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Table_2_Transcriptomic and Metabolomic Profiling Reveals That KguR Broadly Impacts the Physiology of Uropathogenic Escherichia coli Under in vivo Rele.XLSX (11.55 kB)

Table_2_Transcriptomic and Metabolomic Profiling Reveals That KguR Broadly Impacts the Physiology of Uropathogenic Escherichia coli Under in vivo Relevant Conditions.XLSX

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posted on 2021-12-16, 05:22 authored by Dawei Yang, Fengwei Jiang, Xinxin Huang, Ganwu Li, Wentong Cai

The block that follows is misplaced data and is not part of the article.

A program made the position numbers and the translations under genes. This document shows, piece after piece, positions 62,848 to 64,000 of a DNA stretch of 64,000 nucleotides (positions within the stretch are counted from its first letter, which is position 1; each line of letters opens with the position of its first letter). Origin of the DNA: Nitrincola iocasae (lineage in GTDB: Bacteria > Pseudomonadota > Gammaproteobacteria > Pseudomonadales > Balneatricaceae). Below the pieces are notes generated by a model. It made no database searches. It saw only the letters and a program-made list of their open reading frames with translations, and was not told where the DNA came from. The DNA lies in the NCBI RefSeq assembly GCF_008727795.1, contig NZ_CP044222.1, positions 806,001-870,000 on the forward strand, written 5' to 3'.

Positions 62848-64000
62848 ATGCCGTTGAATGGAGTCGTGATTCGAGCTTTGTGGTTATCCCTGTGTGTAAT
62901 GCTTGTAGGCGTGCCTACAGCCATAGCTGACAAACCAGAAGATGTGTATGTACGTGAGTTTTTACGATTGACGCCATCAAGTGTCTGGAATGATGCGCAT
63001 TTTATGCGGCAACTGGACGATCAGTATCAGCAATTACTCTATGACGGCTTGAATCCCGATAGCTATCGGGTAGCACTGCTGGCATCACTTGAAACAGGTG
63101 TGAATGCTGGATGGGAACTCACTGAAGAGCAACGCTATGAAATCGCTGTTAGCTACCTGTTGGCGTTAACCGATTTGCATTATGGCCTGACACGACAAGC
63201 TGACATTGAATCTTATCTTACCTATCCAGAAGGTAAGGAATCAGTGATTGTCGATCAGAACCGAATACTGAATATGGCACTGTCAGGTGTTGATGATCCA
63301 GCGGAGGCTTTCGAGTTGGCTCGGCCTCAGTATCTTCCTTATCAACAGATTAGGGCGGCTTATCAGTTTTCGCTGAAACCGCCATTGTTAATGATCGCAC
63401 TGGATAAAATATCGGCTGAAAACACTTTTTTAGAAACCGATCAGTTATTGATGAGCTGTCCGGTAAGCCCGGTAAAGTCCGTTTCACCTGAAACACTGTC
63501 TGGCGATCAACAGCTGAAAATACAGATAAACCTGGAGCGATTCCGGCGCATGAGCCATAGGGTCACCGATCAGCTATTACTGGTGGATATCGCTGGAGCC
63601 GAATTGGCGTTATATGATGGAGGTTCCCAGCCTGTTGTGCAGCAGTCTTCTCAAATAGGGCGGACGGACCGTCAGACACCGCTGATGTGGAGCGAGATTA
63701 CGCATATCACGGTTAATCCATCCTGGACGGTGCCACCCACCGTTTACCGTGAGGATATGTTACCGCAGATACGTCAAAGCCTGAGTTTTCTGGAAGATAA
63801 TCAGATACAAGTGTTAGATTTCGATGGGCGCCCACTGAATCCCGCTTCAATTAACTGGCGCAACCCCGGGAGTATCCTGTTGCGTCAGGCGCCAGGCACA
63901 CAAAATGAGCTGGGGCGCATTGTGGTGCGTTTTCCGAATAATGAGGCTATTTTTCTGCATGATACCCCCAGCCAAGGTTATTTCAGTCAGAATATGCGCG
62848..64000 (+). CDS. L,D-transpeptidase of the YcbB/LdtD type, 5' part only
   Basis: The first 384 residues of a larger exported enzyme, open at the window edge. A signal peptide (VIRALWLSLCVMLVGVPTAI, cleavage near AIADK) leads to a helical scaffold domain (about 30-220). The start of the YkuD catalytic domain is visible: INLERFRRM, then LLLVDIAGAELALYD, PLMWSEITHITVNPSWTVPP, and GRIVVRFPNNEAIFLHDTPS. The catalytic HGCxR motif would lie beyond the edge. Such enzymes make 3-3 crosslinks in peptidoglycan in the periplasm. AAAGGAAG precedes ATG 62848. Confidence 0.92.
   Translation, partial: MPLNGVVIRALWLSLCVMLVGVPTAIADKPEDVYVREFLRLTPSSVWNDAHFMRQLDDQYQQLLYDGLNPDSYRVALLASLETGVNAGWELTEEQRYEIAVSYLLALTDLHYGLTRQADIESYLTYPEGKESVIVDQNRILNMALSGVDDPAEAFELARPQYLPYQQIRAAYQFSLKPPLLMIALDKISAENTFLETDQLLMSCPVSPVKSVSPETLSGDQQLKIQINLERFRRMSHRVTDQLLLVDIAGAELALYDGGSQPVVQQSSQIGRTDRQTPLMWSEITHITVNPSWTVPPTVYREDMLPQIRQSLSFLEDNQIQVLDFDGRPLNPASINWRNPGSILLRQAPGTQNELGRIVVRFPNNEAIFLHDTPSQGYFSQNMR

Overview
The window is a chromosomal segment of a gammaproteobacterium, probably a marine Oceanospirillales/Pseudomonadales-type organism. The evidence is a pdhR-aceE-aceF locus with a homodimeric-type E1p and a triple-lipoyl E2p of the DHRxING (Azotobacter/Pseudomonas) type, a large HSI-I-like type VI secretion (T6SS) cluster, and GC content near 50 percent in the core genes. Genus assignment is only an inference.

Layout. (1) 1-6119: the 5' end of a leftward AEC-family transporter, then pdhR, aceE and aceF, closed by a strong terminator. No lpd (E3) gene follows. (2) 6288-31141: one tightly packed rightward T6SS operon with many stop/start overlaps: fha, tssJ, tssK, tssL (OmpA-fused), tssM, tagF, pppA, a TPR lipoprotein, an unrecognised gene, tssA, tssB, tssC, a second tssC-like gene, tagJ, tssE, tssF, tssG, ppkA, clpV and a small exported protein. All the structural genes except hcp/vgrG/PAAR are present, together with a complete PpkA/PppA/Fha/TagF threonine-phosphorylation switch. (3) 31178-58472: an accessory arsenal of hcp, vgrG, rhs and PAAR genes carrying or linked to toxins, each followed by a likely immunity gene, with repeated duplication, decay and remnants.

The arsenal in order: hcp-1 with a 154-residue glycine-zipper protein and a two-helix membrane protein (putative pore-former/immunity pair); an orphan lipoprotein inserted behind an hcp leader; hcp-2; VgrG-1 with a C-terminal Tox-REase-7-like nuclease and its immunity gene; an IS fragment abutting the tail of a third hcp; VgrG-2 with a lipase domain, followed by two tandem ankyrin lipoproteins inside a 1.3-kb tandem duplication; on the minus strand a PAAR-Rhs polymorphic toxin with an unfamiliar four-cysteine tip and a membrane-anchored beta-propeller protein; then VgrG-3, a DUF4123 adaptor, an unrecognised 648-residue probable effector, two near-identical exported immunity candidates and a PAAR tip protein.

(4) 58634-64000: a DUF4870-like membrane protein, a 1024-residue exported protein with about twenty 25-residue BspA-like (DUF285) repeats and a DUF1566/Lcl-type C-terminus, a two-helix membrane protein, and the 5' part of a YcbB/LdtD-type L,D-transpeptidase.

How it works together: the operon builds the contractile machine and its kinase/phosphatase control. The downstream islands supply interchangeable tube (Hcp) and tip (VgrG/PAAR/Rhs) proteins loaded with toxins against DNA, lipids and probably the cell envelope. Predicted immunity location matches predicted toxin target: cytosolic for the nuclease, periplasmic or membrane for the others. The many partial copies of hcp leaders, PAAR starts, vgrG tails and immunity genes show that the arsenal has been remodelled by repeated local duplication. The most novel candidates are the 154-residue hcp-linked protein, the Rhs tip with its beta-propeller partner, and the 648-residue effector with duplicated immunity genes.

Urinary tract infections are primarily caused by uropathogenic Escherichia coli (UPEC). In contrast to the intestinal E. coli strains that reside in nutrient-rich gut environment, UPEC encounter distinct niches, for instance human urine, which is an oxygen- and nutrient-limited environment. Alpha-ketoglutarate (KG) is an abundant metabolite in renal proximal tubule cells; and previously we showed that two-component signaling system (TCS) KguS/KguR contributes to UPEC colonization of murine urinary tract by promoting the utilization of KG as a carbon source under anaerobic conditions. However, knowledge about the KguR regulon and its impact on UPEC fitness is lacking. In this work, we analyzed transcriptomic and metabolomic changes caused by kguR deletion under anaerobiosis when KG is present. Our results indicated that 620 genes were differentially expressed in the ΔkguR mutant, as compared to the wild type; of these genes, 513 genes were downregulated and 107 genes were upregulated. Genes with substantial changes in expression involve KG utilization, acid resistance, iron uptake, amino acid metabolism, capsule biosynthesis, sulfur metabolism, among others. In line with the transcriptomics data, several amino acids (glutamate, lysine, etc.) and uridine 5′-diphosphogalactose (involved in capsule biosynthesis) were significantly less abundant in the ΔkguR mutant. We then confirmed that the ΔkguR mutant, indeed, was more sensitive to acid stress than the wild type, presumably due to downregulation of genes belonging to the glutamate-dependent acid resistance system. Furthermore, using gene expression and electrophoretic mobility shift assays (EMSAs), we demonstrate that KguR autoregulates its own expression by binding to the kguSR promoter region. Lastly, we performed a genome-wide search of KguR binding sites, and this search yielded an output of at least 22 potential binding sites. Taken together, our data establish that in the presence of KG, KguR broadly impacts the physiology of UPEC under anaerobiosis. These findings greatly further our understanding of KguS/KguR system as well as UPEC pathobiology.

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